During the throes of my deep obsession with AT40 in the late 70s, I could spout (useless) trivia about songs, artists, peak positions, chart runs, etc. etc. to the point of boring and annoying those around me. Much/most of it came via Casey himself, but I imagine I was responsible for noticing an odd fact or two as well. Perhaps in that spirit, here are a few mostly pointless pieces of information about stuff on the 4/20/74 show.
Song with longest Top 40 run: “Come and Get Your Love,” Redbone, 18 weeks
Song with shortest Top 40 run: “Star Baby,” Guess Who, 1 week
Artist with greatest # of Top 40 hits as of chart date: James Brown, “The Payback (Part 1).” This was his 41st.
Artist with greatest # of Top 40 hits over whole career: Elton John, “Bennie and the Jets.” Depending on how you count duets, he had around 60 appearances. (Adding: I’m counting McCartney’s Wings/solo work as separate from that with the Beatles.)
Marvin Hamlisch, “The Entertainer”
Mocedades, “Eres Tu”
Sami Jo, “Tell Me a Lie”
Mike Oldfield, “Tubular Bells”
Terry Jacks, “Seasons in the Sun”
Sister Janet Mead, “The Lord’s Prayer”
MFSB w/ The Three Degrees, “TSOP (The Sound of Philadelphia)”
Artists who hit the Top 40 exactly twice:
Billy Paul, “Thanks for Saving My Life”^
Bloodstone, “Outside Woman”^
Albert Hammond, “I’m a Train”^
Maria Muldaur, “Midnight at the Oasis”
Marvin Gaye/Diana Ross, “My Mistake (Was to Love You)”^*
Carly Simon/James Taylor, “Mockingbird”*
Redbone, “Come and Get Your Love”^
Blue Swede, “Hooked on a Feeling”
^ This was the second of their two.
* I guess?
Two things I’ve started giving a little attention in recent years of chart study are acts’ first and final weeks of appearing on AT40. The former is known in real time, of course, but the latter becomes apparent only in retrospect. This isn’t especially compelling info when it comes to one-hit wonders, but that’s all we’ve got this time.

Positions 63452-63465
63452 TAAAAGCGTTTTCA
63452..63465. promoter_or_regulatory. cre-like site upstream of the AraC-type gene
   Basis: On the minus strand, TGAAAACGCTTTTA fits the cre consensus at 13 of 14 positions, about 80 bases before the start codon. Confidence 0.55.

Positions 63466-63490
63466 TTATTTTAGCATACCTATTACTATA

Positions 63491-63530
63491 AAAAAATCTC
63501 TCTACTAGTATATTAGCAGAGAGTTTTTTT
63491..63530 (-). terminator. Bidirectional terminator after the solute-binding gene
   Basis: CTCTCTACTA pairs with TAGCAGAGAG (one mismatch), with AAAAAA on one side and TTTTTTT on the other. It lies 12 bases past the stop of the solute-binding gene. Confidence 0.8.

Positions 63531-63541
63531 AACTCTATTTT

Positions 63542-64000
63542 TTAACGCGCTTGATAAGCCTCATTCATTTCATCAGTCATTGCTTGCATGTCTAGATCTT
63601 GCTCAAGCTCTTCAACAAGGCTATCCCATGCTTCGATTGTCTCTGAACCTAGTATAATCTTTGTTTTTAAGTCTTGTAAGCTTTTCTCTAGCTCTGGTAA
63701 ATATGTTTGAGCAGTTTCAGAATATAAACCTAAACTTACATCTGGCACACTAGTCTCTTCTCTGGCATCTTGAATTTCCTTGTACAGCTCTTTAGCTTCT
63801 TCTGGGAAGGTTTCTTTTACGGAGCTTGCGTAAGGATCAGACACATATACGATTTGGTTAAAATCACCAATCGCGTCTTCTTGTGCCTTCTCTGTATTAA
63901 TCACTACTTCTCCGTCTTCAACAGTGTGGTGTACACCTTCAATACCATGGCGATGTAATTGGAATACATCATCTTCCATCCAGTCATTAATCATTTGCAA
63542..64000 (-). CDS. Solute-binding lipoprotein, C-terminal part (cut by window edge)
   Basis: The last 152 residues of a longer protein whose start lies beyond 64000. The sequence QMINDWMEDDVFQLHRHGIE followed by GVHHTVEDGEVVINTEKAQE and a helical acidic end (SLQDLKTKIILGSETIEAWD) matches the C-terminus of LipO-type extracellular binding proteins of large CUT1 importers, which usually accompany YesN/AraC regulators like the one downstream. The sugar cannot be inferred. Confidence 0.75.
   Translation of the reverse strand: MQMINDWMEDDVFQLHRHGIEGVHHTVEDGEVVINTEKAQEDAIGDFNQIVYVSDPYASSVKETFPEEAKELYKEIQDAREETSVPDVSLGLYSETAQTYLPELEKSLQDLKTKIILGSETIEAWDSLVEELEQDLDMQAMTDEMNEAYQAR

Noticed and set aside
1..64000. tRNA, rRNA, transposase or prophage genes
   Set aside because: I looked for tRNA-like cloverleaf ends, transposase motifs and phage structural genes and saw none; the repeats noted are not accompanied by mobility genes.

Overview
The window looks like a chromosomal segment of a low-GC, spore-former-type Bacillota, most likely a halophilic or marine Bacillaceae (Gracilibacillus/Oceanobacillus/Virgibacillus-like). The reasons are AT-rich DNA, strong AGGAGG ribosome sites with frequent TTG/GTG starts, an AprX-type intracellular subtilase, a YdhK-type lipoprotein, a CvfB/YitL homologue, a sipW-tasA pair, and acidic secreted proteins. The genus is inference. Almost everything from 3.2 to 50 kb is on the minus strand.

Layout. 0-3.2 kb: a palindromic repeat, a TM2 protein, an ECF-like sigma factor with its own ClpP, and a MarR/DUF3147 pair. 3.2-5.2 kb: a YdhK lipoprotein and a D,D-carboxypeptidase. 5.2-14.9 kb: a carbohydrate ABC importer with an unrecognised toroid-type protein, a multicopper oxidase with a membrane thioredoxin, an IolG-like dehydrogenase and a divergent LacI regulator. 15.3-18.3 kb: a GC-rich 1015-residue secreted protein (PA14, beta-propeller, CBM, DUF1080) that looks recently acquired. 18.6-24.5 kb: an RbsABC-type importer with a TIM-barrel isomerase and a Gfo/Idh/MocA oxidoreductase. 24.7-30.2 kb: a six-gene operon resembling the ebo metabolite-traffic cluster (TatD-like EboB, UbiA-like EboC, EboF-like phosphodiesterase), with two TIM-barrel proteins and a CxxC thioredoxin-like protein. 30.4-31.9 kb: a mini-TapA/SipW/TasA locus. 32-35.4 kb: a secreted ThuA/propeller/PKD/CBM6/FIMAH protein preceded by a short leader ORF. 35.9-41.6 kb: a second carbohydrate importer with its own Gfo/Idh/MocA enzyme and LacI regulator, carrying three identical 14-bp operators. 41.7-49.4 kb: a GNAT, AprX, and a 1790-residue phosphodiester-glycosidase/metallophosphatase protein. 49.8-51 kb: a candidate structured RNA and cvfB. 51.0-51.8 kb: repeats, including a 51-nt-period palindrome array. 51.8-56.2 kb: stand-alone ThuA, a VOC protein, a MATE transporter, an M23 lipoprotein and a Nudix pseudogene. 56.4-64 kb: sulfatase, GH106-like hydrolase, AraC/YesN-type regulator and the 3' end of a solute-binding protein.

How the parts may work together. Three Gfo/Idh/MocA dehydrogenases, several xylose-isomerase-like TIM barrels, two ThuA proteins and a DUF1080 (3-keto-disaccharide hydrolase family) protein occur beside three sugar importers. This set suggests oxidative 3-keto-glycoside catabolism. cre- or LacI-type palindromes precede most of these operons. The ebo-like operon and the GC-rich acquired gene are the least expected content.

Artist spending their first week ever on the show: Marvin Hamlisch
Artist spending their last week ever on the show: None, but Mocedades had just one more week to go.
Artist with more than two hits making their last trip to the Top 40: Bobby Womack, on for the fourth and final time, with “Lookin’ for a Love”
Songs at their peak position:
“Star Baby” (#39)
“Touch a Hand Make a Friend,” Staple Singers (#23)
“Come and Get Your Love” (#5)
“TSOP (The Sound of Philadelphia) (#1)
And in the more boutique (read: arbitrary) realm:
Artists enjoying their sixth Top 40 hit:
Helen Reddy, “Keep on Singing”
Charlie Rich, “A Very Special Love Song”
Grand Funk, “The Loco-Motion”
I suppose you could make a case that acts with more than five hits made the big time, though in Rich’s case, his first two had occurred in 60 and 65.
Songs that spent exactly eleven weeks on the show:
“Oh Very Young,” Cat Stevens
“Help Me,” Joni Mitchell
“Lookin’ for a Love”
“I’ll Have to Say I Love You in a Song,” Jim Croce
“The Lord’s Prayer”
“Oh My My,” Ringo Starr
My unresearched intuition is that eleven weeks is a decent proxy for whether or not a song had a good shot to make the year-end Top 100 countdown. This show has quite a number of songs on it with staying power: nineteen others hung around longer than these seven did.
Out of all this, I’m plucking “Midnight at the Oasis,” the #28 song, for playing today. I was just 10, but I’m sure I spotted it as one long extended metaphor (even if I didn’t know what a metaphor was at the time). I’ll file this eventual #6 hit away as a guilty pleasure, both then and now.
Chart information courtesy of two of Joel Whitburn’s books: The Billboard Book of Top 40 Hits, 4thedition, and Top Pop Singles 1955-2002.